Monday, April 30, 2012

New Exhibit!

 The Fiber Arts Northeast group I belong to is currently exhibiting 12"x12" square pieces in a show at the Mahopac Public Library.  Above is the postcard Jane Davila` made up for us, and below are some shots from our opening reception, which was yesterday afternoon.  The quality of art these ladies produce just keeps getting better and better!  I'm proud and honored to be in their company!  They continue to challenge and inspire me to produce more and better art as well!  See for yourself -

Here are some group shots along the gallery hallway:

I was pleased to have my piece among this grouping, right between Jane Davila`s and Norma Schlager's!  They were grouped together because of their similar pastel tones and looked great together.  Here are some individual shots:

First, Jane's floral thread sketch titled "Loss",
and Norma's with her lovely hand-dyed fabrics, skinny wiggly piecing, and beautiful beading:

below, Vivien Zepf's fun and colorful painted thread sketch "Whimsy"

and mine, below. I got a lot of compliments on the simplicity and sculptural qualities of the piece.  I think it didn't stand out from the crowd due to the subdued shades and pretty much monotone quality, (also, the fabrics are almost the same color as the cork wall!) but it says what I wanted it to say.  I was trying to illustrate our dual nature (hope I succeeded).  I called it "Reflections on Transcendence:  Body and Soul." The rough burlap represents our mortal, earthly existence and the shiny sheer represents our immortal souls.

Here are some of my other favorite pieces from the show:

This wall had some bright, bold abstracts.  Below is "Orange Swirl" by Terry Melillo

"Color Dance" by Gail Ellsperman,

 "Geometrics" by Joyce Sullivan

 and "Fractured Landscape" by Barbara Drillick.  I just love the bright colors and geometric shapes of all of them.  Now that I have no more firm commitments for quilts or charm swaps, maybe I'll experiment with some of these techniques and colors!  Barbara's, below, was made with two pieces of fabric that she painted, stamped and colored in various ways, then sliced them up and wove them togther.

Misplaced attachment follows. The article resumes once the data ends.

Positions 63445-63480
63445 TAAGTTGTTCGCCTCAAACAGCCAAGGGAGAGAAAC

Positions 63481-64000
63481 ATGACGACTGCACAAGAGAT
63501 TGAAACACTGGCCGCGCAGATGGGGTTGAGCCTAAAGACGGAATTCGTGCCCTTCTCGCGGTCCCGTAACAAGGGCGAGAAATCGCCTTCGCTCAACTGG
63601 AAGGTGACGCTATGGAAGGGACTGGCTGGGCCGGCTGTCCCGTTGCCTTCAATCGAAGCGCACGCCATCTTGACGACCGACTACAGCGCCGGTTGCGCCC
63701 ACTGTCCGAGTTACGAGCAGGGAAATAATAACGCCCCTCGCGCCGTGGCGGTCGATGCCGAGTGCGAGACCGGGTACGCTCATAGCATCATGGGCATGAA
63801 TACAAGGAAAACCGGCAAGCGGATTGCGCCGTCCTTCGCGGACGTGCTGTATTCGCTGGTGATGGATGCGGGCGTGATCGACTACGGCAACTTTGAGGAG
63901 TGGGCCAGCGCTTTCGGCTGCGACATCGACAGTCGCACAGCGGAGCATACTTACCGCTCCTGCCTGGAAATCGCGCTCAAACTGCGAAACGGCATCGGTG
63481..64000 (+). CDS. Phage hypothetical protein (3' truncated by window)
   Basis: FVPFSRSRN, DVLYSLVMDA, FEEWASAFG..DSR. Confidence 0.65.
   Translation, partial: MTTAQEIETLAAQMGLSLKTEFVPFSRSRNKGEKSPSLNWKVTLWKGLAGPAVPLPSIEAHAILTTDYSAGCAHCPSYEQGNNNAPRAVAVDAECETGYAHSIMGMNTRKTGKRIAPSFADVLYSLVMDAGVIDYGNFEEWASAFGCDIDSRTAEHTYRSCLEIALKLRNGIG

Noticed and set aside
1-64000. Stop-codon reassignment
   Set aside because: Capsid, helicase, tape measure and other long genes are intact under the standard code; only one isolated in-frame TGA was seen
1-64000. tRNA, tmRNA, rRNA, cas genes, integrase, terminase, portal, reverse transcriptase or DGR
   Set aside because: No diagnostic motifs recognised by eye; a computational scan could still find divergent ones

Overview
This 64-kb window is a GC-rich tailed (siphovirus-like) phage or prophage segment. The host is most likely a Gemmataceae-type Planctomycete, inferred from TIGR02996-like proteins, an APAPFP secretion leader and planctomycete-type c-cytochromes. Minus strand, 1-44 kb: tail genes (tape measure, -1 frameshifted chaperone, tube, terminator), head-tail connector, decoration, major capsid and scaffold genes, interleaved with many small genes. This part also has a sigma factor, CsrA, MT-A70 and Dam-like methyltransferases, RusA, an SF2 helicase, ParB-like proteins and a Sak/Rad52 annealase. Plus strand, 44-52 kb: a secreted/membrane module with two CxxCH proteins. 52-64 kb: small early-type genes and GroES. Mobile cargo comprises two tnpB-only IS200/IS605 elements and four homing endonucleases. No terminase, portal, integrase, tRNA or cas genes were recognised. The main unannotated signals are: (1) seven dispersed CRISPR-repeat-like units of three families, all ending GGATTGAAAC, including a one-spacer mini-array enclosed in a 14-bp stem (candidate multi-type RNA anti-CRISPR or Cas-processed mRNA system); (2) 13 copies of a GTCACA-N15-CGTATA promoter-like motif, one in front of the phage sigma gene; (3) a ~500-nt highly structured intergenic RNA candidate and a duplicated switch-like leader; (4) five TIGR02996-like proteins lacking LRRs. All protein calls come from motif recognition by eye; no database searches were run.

The one below by Clair Oehler features tiny knitted embellishments:  how cute!

I always look forward to Carole Hoffman's fun portraits:

Here is Nancy Mirman's abstract using silks and metallic squares. I think she titled it "Berry Twigs."

Barbara  Sferra's "Butterscotch October" is a lovely and very detailed autumn landscape:

And Andrea Schedletsky's "Patience" is sparkly and whimsical.

I think that's enough eye candy for one post!  I'll post again tomorrow with more!

Saturday, April 28, 2012

Happy Int'l Art Charm Day!

April 28th has been named "International Art Charm Day" and to celebrate, I had a shrink film charm workshop at the library Thursday night.  We used the Shrinky Dink brand shrink plastic in assorted colors, above.  The ladies there had a lot of fun experimenting with permanent markers, colored pencils, StazOn inks, and stamps.  They had a lot of fun watching them shrink!  It was fun for me to see how excited they were about their finished products.  I had also made a few extra birdhouse charms (for the "feather your nest" swap) and gave all participants one to keep.

Yesterday I had time to experiment with the Shrinky Dinks for inkjet printers.  They are about twice the price of the regular shrink plastic, but the results are pretty good, as you can see  below.  It is  necessary to lighten each photo considerably before printing and shrinking, and even doing that, some of these are still too dark.  However, the puppy photo came out pretty good, so I'm going to give them away to my colleages, Joan, Gail, and Helen at the library.  Are you celebrating International Charm Day in any special way?

Monday, April 23, 2012

Great News!

I just received the latest issue of Cloth Paper Scissors magazine and was excited to see they published the fabric postcards from the challenge due in January.  I had sent in 2, which I posted here.   I had a tip-off from my friend Vivien that one of mine was published, and sure enough, there it is in the picture below (top, second from the right)!  I was kind of surprised that they chose this one, because the little duck I made was kind of cute and charming, but then again, this one uses a greater variety of media and incorporated more words.  I really admire all the other beautiful postcards they chose to publish.  The world is full of talented people!

After taking a whole week off from the hand sewing on my totem, I finally got back to it this weekend and now it is complete, except for the tabs at the top for hanging, which I hope to get to soon.  I'll post pictures of the finished piece as soon as I can.

Meanwhile, I took charm breaks between the sewing and have a new bracelet to show you.  I received these charms over a month ago, in time for St. Patrick's Day, but I just didn't take the time to put them on a bracelet.  I finally did it this weekend, and I really love the way it looks.  I notice that the color-themed swaps seem to contain more simple "dangle" type charms, but the coordinating colors make such an impact when they're all together, don't you agree?  This one is just so cheerful and happy and brings to mind sunshine, green leaves, and flowers.  I love it!

I'm currently finishing up two sets of charms for the "feather your nest" swap.  I really like the way they're turning out and I'll post them when they're done.  G'night!

Friday, April 13, 2012

Not Quite Finished!

Although I've been stitching my little fingers off, this piece is still not quite done! I've discovered that machine stitching on these sheers and knits makes everything wrinkle and pucker, so I'm doing a lot more handstitching than I thought I would and it's very slow going. Here are some in-progress shots. The three seahorses, above . . .